Leave it to uber-analyst Keith Law to douse me in an icey cold water bath that is sometimes called reality (Insider Access required). ...... IIATMS: In your blog, you question how difficult the trade/rumor mill process must be for the players. How do you deal with players during this time? Do you actively seek them out to keep them in the loop? Do they call you? Are you able to share info
The team acquiring Peavy would get something similar to what Arizona got financially in Haren -- three years of control at below-market prices -- but they're not getting the same pitcher on the field. Peavy missed time this year with elbow trouble after notching a career high in innings in 2007. When he did pitch, his strikeout rate was down, his walk rate was up, and his home run rate was back up after an exceptionally low rate in 2007. His velocity was about normal, sitting 92-93 on the four-seamer, a few mph below that on the two-seamer, but his slider didn't have the same bite. He uses the slider heavily, which isn't good for the elbow, and without that as a primary weapon, he's not going to be as effective.
Peavy has also benefited tremendously from his home environment. Petco Park is one of the toughest places in baseball in which to hit a home run, good news for pitchers like Peavy who don't keep the ball on the ground. In fact, Peavy has allowed far more home runs (81) in his career on the road than he has at home (47), despite throwing 95 more innings at home. And that's before we consider the soft competition that he's faced, between his league and the weak offenses in his own division.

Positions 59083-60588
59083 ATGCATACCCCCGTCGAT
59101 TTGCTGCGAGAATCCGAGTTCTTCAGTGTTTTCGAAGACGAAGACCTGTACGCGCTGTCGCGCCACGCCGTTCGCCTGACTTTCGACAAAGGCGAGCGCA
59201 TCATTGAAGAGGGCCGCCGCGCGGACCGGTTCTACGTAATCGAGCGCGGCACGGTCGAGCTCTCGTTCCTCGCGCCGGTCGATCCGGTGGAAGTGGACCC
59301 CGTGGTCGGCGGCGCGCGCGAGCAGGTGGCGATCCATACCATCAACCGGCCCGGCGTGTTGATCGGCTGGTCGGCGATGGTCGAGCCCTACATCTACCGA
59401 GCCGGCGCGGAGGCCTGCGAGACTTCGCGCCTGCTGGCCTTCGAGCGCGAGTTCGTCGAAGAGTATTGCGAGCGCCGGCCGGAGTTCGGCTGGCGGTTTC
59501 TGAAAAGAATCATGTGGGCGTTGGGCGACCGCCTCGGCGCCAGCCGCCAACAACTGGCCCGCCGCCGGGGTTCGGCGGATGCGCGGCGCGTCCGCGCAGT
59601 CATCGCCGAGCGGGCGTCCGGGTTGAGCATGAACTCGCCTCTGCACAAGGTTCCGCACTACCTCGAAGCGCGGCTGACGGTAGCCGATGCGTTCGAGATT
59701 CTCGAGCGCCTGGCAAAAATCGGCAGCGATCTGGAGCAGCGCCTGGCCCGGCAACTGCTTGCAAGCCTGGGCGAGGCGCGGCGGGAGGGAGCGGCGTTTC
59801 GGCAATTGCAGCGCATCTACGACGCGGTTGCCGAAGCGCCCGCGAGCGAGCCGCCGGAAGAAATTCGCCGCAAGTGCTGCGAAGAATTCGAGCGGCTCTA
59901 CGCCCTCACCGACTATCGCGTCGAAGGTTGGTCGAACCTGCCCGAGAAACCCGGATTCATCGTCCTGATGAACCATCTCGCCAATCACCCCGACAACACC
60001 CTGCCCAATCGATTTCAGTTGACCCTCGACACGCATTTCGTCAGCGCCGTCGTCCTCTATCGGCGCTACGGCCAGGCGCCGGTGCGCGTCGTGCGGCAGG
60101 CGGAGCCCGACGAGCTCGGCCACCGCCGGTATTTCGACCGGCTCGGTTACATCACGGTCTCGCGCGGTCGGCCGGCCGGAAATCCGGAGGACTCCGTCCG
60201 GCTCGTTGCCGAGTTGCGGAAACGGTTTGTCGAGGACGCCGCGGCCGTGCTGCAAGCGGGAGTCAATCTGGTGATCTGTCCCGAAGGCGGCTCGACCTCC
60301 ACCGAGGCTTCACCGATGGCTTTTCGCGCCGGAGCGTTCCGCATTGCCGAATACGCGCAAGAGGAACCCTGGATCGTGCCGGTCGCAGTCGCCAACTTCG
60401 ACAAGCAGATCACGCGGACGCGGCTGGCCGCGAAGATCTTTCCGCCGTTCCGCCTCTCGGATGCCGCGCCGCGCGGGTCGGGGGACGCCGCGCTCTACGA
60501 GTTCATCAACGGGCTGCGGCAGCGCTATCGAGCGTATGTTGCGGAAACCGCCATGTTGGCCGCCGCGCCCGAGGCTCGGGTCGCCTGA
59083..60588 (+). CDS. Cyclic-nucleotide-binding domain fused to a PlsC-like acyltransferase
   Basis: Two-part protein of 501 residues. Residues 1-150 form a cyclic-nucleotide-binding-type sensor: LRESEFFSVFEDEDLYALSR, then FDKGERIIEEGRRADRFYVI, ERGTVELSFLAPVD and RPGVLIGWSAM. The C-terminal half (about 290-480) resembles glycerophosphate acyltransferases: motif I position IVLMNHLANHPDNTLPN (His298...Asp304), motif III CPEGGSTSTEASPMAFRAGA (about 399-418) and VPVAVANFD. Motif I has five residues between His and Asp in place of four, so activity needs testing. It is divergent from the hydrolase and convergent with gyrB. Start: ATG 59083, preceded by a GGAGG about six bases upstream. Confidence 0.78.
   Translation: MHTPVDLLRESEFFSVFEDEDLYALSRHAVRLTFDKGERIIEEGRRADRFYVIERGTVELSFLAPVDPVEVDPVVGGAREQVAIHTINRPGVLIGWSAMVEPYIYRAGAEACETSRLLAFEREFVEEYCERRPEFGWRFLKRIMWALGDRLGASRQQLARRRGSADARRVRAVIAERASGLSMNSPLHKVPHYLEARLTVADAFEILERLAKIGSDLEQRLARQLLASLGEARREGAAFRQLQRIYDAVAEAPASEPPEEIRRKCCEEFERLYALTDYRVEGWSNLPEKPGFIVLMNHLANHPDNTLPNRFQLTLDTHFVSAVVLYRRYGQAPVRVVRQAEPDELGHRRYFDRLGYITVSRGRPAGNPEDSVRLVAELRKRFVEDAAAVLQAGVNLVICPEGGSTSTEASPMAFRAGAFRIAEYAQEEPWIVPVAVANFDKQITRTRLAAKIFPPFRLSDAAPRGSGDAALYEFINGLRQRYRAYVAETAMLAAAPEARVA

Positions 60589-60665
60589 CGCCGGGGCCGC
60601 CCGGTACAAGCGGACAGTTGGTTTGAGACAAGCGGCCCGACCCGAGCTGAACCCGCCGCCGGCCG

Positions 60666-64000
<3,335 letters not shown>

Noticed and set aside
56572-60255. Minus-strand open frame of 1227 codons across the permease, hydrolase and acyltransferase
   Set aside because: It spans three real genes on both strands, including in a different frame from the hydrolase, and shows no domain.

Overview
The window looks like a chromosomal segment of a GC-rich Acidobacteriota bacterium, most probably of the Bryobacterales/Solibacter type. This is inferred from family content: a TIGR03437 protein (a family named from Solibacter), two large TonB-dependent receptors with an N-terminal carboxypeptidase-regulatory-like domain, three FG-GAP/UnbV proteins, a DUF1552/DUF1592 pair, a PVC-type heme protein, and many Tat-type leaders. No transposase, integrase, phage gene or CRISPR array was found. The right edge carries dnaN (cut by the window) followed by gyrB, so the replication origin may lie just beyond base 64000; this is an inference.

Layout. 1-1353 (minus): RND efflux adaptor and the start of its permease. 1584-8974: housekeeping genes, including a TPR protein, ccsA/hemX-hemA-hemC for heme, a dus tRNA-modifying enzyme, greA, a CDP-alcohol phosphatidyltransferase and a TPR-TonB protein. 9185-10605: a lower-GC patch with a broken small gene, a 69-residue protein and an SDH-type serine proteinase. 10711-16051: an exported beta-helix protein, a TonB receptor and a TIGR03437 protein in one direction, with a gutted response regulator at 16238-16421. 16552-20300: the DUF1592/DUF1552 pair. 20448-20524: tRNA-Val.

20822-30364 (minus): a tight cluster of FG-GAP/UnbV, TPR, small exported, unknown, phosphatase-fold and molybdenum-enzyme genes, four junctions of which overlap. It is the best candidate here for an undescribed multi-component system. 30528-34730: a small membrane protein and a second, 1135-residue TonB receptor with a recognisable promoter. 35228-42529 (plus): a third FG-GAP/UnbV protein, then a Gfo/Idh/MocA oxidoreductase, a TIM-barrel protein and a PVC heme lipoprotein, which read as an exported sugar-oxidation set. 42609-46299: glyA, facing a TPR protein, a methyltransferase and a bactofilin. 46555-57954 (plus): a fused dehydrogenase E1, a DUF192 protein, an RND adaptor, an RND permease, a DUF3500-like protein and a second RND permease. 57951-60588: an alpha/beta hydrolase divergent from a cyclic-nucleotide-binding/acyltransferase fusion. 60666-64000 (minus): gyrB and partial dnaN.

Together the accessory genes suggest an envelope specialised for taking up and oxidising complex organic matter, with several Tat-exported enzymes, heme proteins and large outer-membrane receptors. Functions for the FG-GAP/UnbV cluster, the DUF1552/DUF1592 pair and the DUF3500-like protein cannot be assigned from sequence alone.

I know Petco skews heavily as a pitcher's park and certainly the competition is easier in the NL West than it is in the AL East. Maybe Peavy knows this and that's why he wants to stay in the NL, which I had been surmizing for some time now:
"Maybe Peavy looks at likely AL teams (for now, let's just consider the two financial superpowers, NY and Boston) and tells himself that he wants no part of pitching against the rest of the AL East. Could you blame him?"
And a bit more on these topics from Padres Assistant GM Paul DePodesta, interviewed here earlier this year:
IIATMS: Do you think people make too big a deal about “park effects”?
PD: I think it might be a little overdone. Park effects are definitely important when evaluating an individual player’s performance, but on any given night our collective mission is to beat the other team and we’re both playing in the same park. In short, I think there’s a fine line. You can’t ignore the nuances of your own park since you’ll play there 81 times a year, but you can’t be myopic either.
PD: It depends on the situation. There are times when I’ve kept a player in the loop about his situation when I thought it was appropriate. Other times it’s more difficult because trades are tenuous, and you don’t want to burden a player unnecessarily.
IIATMS: In your blog, you question how difficult the trade/rumor mill process must be for the players. How do you deal with players during this time? Do you actively seek them out to keep them in the loop? Do they call you? Are you able to share info